Also from Storm-Ready Design
Bob recaps construction of the stem-wall foundation and integral concrete slab, the vertical steel reinforcing, steel mesh, window bucks, headers, and spacers put in place for the cast-in-place concrete walls. Cameron Parker and the crew of Solid Wall Systems spray the aluminum wall forms with an organic oil spray to prevent adhesion from the concrete and set the forms for the pour. Bob joins Wayne Sallade, Charlotte County Emergency Manager, to review cleanup, demolition, and repair one year after Hurricane Charley. sallade explains that housing built in the 1960s through the 1980s, before the Florida Unified Building Code, had stick framing, gable roofs, and siding. "It didn't stand a chance," he says. Looking at surviving 1920s Florida architecture, it's clear that unified construction, concrete walls, protected windows, and hip roofsare the way to design wind-resistant homes. Back on site, bob watches the pour, learns how the walls and window openings will be vibrated to eliminate voids, and sees the bracing set to hold the walls square before leaving the site to let it cure overnight. Once the forms are removed, Jesse Gonzalez explains how a traditional three-coat Florida plaster job will complete the exterior once the structure has cured for two weeks.
This episode of Bob Vila will focus on roofs, how they are built and tied down to keep structures safe. Leslie Chapman-Henderson from FLASH, the Federal Alliance for Safe Housing, explains how FLASH brings information about safe housing technologies and practices to homes across America, to protect them against floods, winds, hail, and wildfires. Chapman-Henderson explains how a connected house works as a system to beat back the pushing and pulling forces of wind. Randy Shackelford of Simpson Strong-Tie shows Bob the embedded truss anchors that will tie down each truss member of the roof framing, as well as retrofit tie-downs and heavy connectors designed to fight wind uplift forces. Jesse Gonzalez walks Bob through the steel-framed interior that has a master suite and bath, and lots of open space. Bart Cox of Hanson Roof Tiles brings factory-extruded cement clay-look tiles that are pre-drilled for mechanical installation. Dave Peck of D. Peck Roofing explains that stiffer 5/8-inch plywood sheathing, 30 pound felt that is nailed, hot mopped with asphalt, and covered with 90 pound felt makes a strong, water-resistant roof deck for the tiles. Metal nailer boards keep cap tiles in place when wind strikes.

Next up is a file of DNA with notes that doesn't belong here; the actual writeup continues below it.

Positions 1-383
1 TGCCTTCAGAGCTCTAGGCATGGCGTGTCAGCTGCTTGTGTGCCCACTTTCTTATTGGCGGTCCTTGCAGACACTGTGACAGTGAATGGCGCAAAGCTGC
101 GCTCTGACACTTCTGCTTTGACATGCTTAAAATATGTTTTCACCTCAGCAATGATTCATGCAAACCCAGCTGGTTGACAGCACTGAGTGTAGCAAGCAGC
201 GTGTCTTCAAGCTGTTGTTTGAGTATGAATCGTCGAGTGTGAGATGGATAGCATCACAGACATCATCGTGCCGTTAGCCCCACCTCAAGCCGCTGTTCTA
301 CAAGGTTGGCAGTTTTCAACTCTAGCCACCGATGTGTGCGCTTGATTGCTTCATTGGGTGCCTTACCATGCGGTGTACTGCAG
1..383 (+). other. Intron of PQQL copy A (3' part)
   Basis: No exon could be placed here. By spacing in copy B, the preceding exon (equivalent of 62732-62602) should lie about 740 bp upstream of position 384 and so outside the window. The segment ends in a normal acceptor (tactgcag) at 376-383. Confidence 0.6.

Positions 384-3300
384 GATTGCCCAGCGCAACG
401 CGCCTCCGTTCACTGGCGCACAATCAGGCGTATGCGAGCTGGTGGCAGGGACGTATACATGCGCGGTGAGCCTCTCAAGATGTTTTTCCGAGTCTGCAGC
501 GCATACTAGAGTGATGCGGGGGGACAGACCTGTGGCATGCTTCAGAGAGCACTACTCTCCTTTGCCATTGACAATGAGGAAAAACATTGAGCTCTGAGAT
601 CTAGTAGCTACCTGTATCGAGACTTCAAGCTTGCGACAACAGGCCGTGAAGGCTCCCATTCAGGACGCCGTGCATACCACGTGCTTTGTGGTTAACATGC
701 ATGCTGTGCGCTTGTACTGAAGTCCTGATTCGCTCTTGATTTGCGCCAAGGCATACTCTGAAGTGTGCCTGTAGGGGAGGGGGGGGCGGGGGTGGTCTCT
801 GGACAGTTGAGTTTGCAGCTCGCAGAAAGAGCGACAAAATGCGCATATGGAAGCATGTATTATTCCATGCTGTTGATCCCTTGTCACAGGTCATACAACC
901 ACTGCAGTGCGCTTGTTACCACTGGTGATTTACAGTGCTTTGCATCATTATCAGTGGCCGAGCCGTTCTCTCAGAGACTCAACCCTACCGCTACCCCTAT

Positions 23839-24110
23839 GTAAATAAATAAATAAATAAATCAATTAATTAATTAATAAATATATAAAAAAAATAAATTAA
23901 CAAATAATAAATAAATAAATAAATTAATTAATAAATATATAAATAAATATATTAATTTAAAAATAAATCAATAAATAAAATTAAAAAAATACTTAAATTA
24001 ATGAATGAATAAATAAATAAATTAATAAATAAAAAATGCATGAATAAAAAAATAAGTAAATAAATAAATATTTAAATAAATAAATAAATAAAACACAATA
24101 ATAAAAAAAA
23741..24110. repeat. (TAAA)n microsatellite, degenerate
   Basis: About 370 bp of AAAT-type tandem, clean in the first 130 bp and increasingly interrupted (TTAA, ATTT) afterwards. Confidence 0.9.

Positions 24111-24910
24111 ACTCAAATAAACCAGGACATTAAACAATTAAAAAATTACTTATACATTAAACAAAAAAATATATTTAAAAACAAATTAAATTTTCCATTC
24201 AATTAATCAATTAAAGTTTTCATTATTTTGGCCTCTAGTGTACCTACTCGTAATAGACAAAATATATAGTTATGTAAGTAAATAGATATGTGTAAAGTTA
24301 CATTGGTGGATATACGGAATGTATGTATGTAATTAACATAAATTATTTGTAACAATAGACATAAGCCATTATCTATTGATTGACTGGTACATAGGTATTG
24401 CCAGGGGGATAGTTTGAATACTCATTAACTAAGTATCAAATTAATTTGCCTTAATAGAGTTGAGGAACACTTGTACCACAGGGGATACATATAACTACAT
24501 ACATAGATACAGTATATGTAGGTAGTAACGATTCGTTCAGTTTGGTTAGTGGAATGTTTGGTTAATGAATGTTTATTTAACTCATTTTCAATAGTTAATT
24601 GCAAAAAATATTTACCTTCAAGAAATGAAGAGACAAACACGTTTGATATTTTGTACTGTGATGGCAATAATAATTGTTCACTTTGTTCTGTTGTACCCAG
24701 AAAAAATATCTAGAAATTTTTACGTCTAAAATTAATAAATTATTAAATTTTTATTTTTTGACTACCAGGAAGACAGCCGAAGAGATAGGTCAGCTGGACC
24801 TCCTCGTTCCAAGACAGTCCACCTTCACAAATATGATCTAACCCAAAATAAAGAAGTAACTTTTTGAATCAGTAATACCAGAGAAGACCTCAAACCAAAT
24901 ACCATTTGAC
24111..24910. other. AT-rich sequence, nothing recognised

Bob visits PGT Industries to see impact-resistant windows being tested and assembled. Code Compliance Officer Dave Olmstead explains how windows break during a storm, allowing high-force winds to enter the home, pop off the roof, and cause catastrophic building failure. Impact-resistant windows are laminated to stay intact after impact so that wind cannot enter. Olmstead shows Bob the violent impact test used to certify windows to storm standards. He shows Bob windows made of standard annealed glass, tempered safety glass, and impact-resistant glass for comparison. A pneumatic cannon then fires a two by four at each of the windows. Traveling at 50 feet per second, the two-by-four completely breaks the annealed glass, penetrates the tempered glass leaving a hole, and bounces off of the impact-resistant glass leaving it shattered but held together with no holes to invite wind entry. Impact-resistant windows feature two panes of glass with a Buticite layer in between. The glass is pressure baked at 450 degrees for four hours before it can be set in the heavy-gauge frame with silicone adhesive. Bob watches the assembly process and learns that sales of these impact-resistant windows have risen 300 percent in the year since Hurricane Charley.